Our first meeting with the legendary Douro Boys occurred 4 years ago at Essencia do Vinho in Porto, where Gabriella and I shared a dinner in the cramped tea house of the Museu de Serralves. For me, it was a dream come true, and something that I remember fondly as one of the great moments in my short wine career. Since then, we have met on various occasions throughout Portugal, but have yet to visit more than 2 of their estates – something we hope to change in the near future.
A few nights ago, we were invited to dinner in the home of Cristiano and Joanna Van Zellar at Quinta Vale d. Maria. Gabriella and I were playing hosts to my parents who were visiting Portugal for the first time. For us, this was a chance to “show off” our discoveries, friends, and in many ways, home away from home. From the very first moment we stepped on Portuguese soil in 2003, we have had a desire to share this lush and diverse country with those we love. Dinner at the Van Zellars with 4 of the 5 “Douro Boys” was never a requisite, but turned out to be a unique peek at what is one of the most effective marketing campaigns in Iberia.
Initially, I was afraid that my parents, who are far from “wine geeks”, would be overwhelmed with the number of wines and ample amount of wine techie conversations. And in all honestly, I did catch more than a few blank stares as we asked questions regarding the residual sugars of various wines; but in the end, I think they enjoyed peering behind the vibrant and multi-colored curtain of the Portuguese wine industry.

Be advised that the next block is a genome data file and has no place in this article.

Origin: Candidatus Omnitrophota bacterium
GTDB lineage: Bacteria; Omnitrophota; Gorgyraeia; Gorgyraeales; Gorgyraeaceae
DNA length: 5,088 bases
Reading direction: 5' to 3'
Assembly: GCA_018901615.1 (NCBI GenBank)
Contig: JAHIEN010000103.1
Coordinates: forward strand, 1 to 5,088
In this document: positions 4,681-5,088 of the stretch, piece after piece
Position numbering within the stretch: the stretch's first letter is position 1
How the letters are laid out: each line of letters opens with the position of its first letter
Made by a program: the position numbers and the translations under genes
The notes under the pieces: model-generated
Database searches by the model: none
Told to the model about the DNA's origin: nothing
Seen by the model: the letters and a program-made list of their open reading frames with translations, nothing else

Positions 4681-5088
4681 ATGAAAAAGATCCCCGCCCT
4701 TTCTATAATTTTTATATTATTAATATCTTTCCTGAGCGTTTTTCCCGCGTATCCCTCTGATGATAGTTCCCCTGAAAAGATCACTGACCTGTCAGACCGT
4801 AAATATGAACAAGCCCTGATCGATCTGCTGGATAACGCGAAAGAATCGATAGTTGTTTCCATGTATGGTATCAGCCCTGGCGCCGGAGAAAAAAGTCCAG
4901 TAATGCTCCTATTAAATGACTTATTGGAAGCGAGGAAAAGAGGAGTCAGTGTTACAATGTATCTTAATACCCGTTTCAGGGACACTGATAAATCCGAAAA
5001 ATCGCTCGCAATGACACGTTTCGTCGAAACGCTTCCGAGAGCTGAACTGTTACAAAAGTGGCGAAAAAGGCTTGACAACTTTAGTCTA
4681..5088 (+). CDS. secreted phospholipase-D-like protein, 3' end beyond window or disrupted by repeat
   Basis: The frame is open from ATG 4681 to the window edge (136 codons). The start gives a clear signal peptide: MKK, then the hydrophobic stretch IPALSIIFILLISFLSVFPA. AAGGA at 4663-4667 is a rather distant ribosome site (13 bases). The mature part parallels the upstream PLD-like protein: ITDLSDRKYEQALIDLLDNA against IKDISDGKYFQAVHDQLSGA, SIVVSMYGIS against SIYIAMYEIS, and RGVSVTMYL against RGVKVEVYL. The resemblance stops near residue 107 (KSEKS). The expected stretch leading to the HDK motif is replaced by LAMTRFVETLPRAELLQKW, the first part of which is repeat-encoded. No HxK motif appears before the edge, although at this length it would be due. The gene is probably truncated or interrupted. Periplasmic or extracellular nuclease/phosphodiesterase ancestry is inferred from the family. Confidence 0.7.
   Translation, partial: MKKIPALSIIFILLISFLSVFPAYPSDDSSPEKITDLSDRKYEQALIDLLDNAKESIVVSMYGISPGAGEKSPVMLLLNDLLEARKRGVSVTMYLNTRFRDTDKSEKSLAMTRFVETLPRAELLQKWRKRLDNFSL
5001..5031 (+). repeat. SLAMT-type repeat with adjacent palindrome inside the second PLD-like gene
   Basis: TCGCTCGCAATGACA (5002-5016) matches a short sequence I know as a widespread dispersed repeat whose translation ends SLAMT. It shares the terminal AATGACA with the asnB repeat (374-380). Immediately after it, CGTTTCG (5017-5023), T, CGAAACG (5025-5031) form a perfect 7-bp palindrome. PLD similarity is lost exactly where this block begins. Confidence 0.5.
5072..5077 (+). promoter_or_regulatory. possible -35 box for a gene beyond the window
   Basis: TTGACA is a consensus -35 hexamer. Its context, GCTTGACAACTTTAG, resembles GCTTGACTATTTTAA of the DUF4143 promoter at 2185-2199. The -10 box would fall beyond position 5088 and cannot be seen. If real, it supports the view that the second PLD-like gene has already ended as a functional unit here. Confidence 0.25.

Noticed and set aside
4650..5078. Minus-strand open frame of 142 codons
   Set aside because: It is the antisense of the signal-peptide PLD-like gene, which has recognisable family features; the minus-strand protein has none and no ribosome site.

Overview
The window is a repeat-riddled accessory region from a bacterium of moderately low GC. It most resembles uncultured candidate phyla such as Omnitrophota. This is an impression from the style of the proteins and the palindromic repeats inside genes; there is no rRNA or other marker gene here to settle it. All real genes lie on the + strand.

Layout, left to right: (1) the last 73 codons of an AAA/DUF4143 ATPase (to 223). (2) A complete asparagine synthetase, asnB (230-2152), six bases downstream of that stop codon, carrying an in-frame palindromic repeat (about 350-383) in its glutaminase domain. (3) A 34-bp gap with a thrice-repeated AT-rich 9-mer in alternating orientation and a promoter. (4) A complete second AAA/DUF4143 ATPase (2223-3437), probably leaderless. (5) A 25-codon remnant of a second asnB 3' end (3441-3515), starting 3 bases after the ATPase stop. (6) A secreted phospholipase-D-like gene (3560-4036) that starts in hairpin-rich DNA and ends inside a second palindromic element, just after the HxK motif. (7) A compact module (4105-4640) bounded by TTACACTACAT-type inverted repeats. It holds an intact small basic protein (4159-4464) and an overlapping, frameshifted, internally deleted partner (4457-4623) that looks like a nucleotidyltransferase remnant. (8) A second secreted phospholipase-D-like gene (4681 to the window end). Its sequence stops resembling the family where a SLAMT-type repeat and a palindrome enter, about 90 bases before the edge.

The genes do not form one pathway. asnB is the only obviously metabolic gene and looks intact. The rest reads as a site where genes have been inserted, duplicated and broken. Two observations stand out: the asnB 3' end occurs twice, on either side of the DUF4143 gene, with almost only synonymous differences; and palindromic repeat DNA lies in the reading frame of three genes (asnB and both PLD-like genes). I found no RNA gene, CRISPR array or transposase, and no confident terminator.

For us, the night was a glimpse at a group of friends gathered together around a cozy table sharing wines, delicious home cooked foods and often, spirited conversation! While these various wineries, and winemakers, work together to promote their own brands – and by extension, the brand “Douro” – they are very much a family.
Without digressing too much, I wanted to tell you about some of the wines and foods we savored. With the recent 2009 vintage being a dry and hot one, showing huge potential, it was fun to taste some of the young wines coming out of it. We also enjoyed several 2007’s, though still in their infancy, showed a very long and successful life ahead. In fact, when I asked Cristiano Van Zellar, and Luis Seabra of Niepoort, what they would compare to the 07’s, they immediately piped up with 1970 and 1994. Decade by decade, both men could recall a handful of good vintages, but only 3 were considered truly great. Who am I to argue?
When talking to Cristiano’s assistant winemaker at Quinta Vale d. Maria about their still wines, she preferred the 2008’s for their more opulent rich style. I have to agree, while ’08 was not a VP year, the reds are great! However, I also found the 2007 red from Quinta Vale d. Maria an elegant and subtle vintage. Be it global warming, better wine making or dumb luck, the Douro Valley is definately enjoying a fine run of vintages.
Moving on to other wines that impressed or surprised, Niepoort’s 2007 Riesling was pure genius: a wine that deserves to be put in the halls of fine wine’s greatest treasures. We also opened an ‘82 Vintage Port from Niepoort, which Luis suggested was the best vintage of the 80’s, generally a lackluster decade in the Port wine world. I immediately fell in love with the blended elegance that showed as a marriage of ruby and aged tawny flavors. Beautifully developed, if you are holding on to an 1982 Niepoort, drink up and enjoy!